In what follows, I will be using the term ‘stipulative’ or ‘codificatory definition’ in roughly this way: “Let expression ‘E’ mean such-and-so”. In essence, a stipulative definition selects a simple or complex expression (the definiendum) and assigns a meaning to it by using other meaningful expressions of a given language (the definiens). To illustrate this point, consider Carnap’s own example with ‘piscis’. The stipulative definition would anchor the explicatum of a given explication as follows: “Let ‘piscis’ mean a cold-blooded vertebrate living in water and having gills throughout life!” For more on definitions see, for instance, Gupta (2015).

  7. 7.

    In Sect. 3, I provide an illustration of this complexity in terms of three different theoretical explicates. In order to explicate the notion of H-D confirmation, all three explicata depend on the definitions of some key notions (such as the notions of content part or a natural axiomatization of theory).

  8. 8.

    However, there may be cases of explicata where the identification of fruitfulness is not so straightforward. For instance, the notion of ‘meaning’ (of a certain kind of expression) could be explicated within different semantic frameworks, such as the intensional, hyperintensional or inferentialist semantics. It comes out that what is expressible in one framework is not automatically expressible in another. I am grateful to an anonymous referee for pointing out this complication.

  9. 9.

    There is also a notion of ‘computational simplicity’ that is applicable to some computational systems such as computer programs or (applications of) some mathematical or formal theories. This notion does not seem to be relevant to the present considerations concerning explications.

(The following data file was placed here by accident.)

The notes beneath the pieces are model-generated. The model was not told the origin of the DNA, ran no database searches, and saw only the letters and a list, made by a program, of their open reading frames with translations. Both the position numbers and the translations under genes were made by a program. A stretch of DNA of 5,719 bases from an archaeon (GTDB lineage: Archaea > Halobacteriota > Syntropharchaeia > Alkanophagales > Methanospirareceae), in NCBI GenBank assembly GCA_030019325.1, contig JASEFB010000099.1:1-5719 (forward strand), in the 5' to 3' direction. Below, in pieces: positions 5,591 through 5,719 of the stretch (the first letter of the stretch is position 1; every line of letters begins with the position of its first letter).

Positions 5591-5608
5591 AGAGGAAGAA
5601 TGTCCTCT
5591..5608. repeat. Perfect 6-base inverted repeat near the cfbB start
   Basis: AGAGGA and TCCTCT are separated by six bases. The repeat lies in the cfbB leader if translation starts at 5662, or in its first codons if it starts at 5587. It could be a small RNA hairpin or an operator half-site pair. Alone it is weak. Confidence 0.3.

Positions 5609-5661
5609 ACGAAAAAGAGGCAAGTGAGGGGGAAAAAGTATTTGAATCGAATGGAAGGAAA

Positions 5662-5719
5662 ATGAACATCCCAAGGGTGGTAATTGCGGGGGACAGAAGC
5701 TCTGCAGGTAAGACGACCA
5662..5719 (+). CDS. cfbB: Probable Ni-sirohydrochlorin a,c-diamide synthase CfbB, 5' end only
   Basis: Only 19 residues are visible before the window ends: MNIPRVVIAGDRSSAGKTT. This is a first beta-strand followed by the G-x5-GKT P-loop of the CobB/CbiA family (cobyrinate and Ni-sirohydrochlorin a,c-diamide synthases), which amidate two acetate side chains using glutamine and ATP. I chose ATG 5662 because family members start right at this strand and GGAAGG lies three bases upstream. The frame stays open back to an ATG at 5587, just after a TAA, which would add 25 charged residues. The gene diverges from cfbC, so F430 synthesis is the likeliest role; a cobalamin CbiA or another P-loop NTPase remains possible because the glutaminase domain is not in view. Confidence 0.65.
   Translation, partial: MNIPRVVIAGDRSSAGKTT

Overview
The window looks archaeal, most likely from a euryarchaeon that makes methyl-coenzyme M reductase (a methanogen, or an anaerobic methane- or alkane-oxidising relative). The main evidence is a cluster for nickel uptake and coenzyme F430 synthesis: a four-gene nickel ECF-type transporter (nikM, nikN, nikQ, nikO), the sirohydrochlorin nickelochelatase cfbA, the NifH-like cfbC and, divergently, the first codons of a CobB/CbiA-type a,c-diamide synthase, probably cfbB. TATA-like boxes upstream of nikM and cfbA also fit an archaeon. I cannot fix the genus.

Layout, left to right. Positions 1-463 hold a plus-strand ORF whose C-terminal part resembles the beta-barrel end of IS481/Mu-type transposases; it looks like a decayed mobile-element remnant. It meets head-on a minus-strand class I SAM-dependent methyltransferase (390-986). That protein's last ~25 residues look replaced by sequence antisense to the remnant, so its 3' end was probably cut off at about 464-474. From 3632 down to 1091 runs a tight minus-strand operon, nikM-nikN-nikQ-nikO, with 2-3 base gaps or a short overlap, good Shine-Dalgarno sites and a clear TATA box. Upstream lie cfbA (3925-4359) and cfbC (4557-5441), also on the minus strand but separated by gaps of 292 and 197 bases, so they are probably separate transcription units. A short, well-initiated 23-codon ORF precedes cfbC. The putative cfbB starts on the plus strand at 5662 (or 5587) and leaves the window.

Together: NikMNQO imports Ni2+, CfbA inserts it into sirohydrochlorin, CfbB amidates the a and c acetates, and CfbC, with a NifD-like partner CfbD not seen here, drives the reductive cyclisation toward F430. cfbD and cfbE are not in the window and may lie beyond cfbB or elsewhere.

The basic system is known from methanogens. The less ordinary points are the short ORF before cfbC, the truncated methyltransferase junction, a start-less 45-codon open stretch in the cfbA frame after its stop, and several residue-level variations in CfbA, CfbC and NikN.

10. 10.

    However, Kuipers (2000, chap. 2) is an interesting exception. He suggests that his classificatory-cum-comparative view of deductive (H–D) confirmation, based on the so-called comparative principles, can accommodate both the irrelevant conjunction objection and the irrelevant disjunction objection. He accepts that if E HD-confirms H, then both: (i) E HD-confirms \({\text{H}}{\wedge}{\text{H}}\)’ for any H’; and (ii) \({\text{E}}{\vee}{\text{E}}\)’ HD-confirms H for any sentence E’. Nevertheless he argues that the HD-confirmation (or ‘d-confirmation’) is still localizable, and so the resulting paradoxes are not as absurd as they originally seemed to be.

  11. 11.

    The conditions (i) and (ii) are, in fact, independent.

  12. 12.

    In fact, this claim may sound trivial, as one anonymous referee pointed out. Nevertheless, even a trivial statement can be used as (partial) evidence (together with other assumptions) for another statement. In what follows, I try to use this claim as part of a general background for arguing in favour of the Principle of instrumental simplicity.

  13. 13.

    I am grateful to an anonymous referee for raising this objection.

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Acknowledgements

I’d like to thank to Fredrik Haraldsen, Miloš Kosterec, Theo Kuipers, Marta Sznajder, Jan-Willem Romeijn, Marián Zouhar and two anonymous referees for very helpful comments on an earlier draft of this paper. However, I’m solely responsible for any errors hidden from my view at the moment. This work was supported by the Slovak Research and Development Agency under the contract No. APVV-0149-12.

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Bielik, L. Explication, H-D Confirmation, and Simplicity. Erkenn 83, 1085–1104 (2018). https://doi.org/10.1007/s10670-017-9930-2